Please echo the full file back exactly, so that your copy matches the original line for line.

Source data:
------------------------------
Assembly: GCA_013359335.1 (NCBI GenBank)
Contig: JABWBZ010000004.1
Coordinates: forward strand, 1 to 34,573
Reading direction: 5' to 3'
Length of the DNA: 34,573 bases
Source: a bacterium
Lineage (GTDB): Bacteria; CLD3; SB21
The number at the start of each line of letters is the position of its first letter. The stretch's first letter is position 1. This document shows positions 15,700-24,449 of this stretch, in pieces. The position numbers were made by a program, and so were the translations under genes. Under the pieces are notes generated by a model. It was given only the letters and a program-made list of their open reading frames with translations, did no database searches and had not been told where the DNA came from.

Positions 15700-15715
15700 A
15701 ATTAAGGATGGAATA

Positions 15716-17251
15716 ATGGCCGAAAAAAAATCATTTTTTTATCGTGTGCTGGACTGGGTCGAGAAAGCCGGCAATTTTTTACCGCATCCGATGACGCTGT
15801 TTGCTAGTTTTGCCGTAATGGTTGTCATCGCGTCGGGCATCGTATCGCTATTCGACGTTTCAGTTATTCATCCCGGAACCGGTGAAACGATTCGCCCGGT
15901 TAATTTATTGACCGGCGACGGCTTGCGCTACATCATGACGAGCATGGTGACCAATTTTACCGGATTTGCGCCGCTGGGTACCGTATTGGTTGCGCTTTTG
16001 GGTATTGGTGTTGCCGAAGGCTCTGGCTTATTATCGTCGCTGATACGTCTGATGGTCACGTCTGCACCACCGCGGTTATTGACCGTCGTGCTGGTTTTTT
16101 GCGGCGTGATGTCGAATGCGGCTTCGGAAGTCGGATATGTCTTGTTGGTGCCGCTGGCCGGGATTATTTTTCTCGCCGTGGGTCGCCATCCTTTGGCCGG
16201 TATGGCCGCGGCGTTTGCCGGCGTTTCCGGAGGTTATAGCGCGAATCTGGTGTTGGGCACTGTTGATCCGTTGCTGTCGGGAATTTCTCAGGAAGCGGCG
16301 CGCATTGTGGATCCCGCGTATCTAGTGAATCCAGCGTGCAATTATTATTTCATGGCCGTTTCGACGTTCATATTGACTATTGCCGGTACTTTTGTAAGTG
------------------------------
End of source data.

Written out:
Assembly: GCA_013359335.1 (NCBI GenBank)
Contig: JABWBZ010000004.1
Coordinates: forward strand, 1 to 34,573
Reading direction: 5' to 3'
Length of the DNA: 34,573 bases
Source: a bacterium
Lineage (GTDB): Bacteria; CLD3; SB21
The number at the start of each line of letters is the position of its first letter. The stretch's first letter is position 1. This document shows positions 15,700-24,449 of this stretch, in pieces. The position numbers were made by a program, and so were the translations under genes. Under the pieces are notes generated by a model. It was given only the letters and a program-made list of their open reading frames with translations, did no database searches and had not been told where the DNA came from.

Positions 15700-15715
15700 A
15701 ATTAAGGATGGAATA

Positions 15716-17251
15716 ATGGCCGAAAAAAAATCATTTTTTTATCGTGTGCTGGACTGGGTCGAGAAAGCCGGCAATTTTTTACCGCATCCGATGACGCTGT
15801 TTGCTAGTTTTGCCGTAATGGTTGTCATCGCGTCGGGCATCGTATCGCTATTCGACGTTTCAGTTATTCATCCCGGAACCGGTGAAACGATTCGCCCGGT
15901 TAATTTATTGACCGGCGACGGCTTGCGCTACATCATGACGAGCATGGTGACCAATTTTACCGGATTTGCGCCGCTGGGTACCGTATTGGTTGCGCTTTTG
16001 GGTATTGGTGTTGCCGAAGGCTCTGGCTTATTATCGTCGCTGATACGTCTGATGGTCACGTCTGCACCACCGCGGTTATTGACCGTCGTGCTGGTTTTTT
16101 GCGGCGTGATGTCGAATGCGGCTTCGGAAGTCGGATATGTCTTGTTGGTGCCGCTGGCCGGGATTATTTTTCTCGCCGTGGGTCGCCATCCTTTGGCCGG
16201 TATGGCCGCGGCGTTTGCCGGCGTTTCCGGAGGTTATAGCGCGAATCTGGTGTTGGGCACTGTTGATCCGTTGCTGTCGGGAATTTCTCAGGAAGCGGCG
16301 CGCATTGTGGATCCCGCGTATCTAGTGAATCCAGCGTGCAATTATTATTTCATGGCCGTTTCGACGTTCATATTGACTATTGCCGGTACTTTTGTAAGTG